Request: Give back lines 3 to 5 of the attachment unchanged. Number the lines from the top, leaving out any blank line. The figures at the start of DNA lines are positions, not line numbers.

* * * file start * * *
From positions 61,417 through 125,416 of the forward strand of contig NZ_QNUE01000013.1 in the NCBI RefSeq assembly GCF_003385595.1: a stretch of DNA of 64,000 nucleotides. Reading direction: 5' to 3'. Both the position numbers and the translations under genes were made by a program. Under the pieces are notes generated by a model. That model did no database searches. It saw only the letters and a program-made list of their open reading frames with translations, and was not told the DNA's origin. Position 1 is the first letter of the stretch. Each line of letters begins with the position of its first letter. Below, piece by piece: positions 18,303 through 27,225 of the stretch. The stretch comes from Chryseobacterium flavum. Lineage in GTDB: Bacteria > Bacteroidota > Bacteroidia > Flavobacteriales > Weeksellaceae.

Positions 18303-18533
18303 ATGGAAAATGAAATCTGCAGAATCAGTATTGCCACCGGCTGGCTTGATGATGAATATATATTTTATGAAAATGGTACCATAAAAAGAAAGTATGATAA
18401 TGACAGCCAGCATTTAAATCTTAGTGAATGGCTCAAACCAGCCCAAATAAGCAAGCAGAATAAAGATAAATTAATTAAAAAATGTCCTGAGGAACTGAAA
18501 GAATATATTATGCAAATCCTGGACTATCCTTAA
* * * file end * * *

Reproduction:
18303 ATGGAAAATGAAATCTGCAGAATCAGTATTGCCACCGGCTGGCTTGATGATGAATATATATTTTATGAAAATGGTACCATAAAAAGAAAGTATGATAA
18401 TGACAGCCAGCATTTAAATCTTAGTGAATGGCTCAAACCAGCCCAAATAAGCAAGCAGAATAAAGATAAATTAATTAAAAAATGTCCTGAGGAACTGAAA
18501 GAATATATTATGCAAATCCTGGACTATCCTTAA